During the protests over the killings of Trayvon Martin and Michael Brown, #BlackLivesMatter activists like Alicia Garza, Patrisse Cullors, Opal Tometi, Johnetta Elzie, and DeRay McKesson used an African American rhetoric of design to transform Twitter into a platform for social protest. The transformative digital rhetoric of these activists, and activists in other movements like the Arab Spring and Occupy Wall Street has increasingly become the focus of scholars in critical race studies, English studies, communication, and many other fields, but the emerging field of digital rhetoric—introduced by Elizabeth Losh, Douglas Eyman, Crystal VanKooten, and others—lacks frameworks necessary for engaging with these activists’ rhetoric in relation to its complex contexts. This project proposes a conceptual framework—what I call a woke rhetorical ecology—that provides the methodological sensitivity necessary to analyze the transformational rhetoric of activists like those in the #BlackLivesMatter movement.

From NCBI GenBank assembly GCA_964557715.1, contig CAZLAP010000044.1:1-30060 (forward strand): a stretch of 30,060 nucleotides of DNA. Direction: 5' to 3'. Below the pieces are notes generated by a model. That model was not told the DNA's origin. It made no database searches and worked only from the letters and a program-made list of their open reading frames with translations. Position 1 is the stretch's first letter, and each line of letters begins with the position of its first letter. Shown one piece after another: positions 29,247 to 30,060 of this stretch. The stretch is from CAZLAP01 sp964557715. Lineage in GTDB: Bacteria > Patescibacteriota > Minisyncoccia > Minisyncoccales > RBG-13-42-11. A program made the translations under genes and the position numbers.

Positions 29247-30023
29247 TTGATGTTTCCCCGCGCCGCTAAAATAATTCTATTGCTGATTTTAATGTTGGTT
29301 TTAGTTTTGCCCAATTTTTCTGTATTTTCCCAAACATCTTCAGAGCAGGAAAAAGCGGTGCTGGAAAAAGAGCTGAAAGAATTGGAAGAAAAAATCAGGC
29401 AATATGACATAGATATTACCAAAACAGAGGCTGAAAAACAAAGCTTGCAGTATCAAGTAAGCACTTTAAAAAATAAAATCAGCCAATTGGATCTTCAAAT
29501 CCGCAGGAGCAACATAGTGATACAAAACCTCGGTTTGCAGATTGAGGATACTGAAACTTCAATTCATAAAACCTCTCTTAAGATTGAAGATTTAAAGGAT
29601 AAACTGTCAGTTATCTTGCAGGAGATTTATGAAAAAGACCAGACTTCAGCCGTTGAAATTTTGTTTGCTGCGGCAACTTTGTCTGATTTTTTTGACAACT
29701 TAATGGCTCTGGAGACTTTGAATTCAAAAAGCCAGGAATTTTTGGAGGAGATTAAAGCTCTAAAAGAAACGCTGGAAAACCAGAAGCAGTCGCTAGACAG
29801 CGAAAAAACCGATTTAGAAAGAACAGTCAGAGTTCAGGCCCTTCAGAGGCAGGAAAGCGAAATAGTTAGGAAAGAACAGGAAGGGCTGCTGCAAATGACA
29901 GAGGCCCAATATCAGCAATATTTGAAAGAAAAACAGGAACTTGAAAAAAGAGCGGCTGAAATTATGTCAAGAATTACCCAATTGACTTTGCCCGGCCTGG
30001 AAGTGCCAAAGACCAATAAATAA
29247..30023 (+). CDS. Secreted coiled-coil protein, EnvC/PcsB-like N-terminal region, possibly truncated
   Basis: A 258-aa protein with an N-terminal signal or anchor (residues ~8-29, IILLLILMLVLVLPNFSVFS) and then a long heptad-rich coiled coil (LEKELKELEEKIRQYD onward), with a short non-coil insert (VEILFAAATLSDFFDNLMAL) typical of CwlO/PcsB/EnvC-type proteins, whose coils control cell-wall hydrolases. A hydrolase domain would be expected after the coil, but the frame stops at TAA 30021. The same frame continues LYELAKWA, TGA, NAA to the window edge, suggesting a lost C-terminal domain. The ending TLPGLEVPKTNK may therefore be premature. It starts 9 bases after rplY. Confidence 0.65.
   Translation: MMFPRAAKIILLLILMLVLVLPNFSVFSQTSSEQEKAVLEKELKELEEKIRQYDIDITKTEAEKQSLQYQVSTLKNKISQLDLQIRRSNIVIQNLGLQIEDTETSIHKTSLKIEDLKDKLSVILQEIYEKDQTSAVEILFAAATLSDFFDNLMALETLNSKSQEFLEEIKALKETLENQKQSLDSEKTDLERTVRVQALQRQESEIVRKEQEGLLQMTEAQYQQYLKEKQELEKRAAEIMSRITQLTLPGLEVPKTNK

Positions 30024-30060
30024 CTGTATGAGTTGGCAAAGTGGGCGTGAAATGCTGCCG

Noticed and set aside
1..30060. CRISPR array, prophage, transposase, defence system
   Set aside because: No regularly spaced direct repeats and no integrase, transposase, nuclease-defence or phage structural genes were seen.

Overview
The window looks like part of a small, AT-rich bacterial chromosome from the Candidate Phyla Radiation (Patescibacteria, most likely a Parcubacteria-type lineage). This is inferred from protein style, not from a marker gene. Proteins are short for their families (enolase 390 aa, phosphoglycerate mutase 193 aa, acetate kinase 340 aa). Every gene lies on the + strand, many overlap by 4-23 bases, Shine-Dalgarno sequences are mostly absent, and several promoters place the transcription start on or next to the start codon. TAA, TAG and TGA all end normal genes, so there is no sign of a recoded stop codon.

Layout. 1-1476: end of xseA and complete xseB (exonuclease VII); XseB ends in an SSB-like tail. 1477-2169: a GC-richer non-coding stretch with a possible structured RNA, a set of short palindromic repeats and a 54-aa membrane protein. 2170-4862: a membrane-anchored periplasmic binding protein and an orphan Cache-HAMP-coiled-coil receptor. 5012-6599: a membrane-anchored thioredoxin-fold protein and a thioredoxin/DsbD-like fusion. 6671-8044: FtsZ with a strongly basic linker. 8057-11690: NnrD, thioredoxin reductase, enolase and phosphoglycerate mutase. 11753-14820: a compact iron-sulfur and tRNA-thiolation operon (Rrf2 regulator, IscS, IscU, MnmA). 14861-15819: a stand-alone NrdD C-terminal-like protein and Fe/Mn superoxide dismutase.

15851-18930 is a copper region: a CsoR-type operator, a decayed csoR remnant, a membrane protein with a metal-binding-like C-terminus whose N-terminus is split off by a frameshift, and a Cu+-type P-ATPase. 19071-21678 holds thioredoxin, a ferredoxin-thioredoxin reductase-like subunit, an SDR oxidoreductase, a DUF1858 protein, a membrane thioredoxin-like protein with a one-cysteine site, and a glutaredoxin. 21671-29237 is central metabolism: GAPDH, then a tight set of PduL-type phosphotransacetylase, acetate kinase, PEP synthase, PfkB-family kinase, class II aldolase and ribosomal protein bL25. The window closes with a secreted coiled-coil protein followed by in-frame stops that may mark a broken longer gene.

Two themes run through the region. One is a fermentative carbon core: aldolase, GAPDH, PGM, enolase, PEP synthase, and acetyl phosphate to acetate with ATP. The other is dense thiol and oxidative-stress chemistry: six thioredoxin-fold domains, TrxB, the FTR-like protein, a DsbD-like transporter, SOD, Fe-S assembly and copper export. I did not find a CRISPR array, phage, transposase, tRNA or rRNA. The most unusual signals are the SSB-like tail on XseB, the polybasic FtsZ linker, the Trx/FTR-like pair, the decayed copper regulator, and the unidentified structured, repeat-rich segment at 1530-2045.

|Advisor:||Adams, Heather B.|
|Commitee:||Stone, Jennifer, Ward, Jervette R., Widdicombe, Toby R.|
|School:||University of Alaska Anchorage|
|School Location:||United States -- Alaska|
|Source:||MAI 56/06M(E), Masters Abstracts International|
|Subjects:||African American Studies, American studies, Rhetoric|
|Keywords:||#BlackLivesMatter, Institutional injustice, Protest, Rhetoric, Rhetorical ecologies, Twitter|
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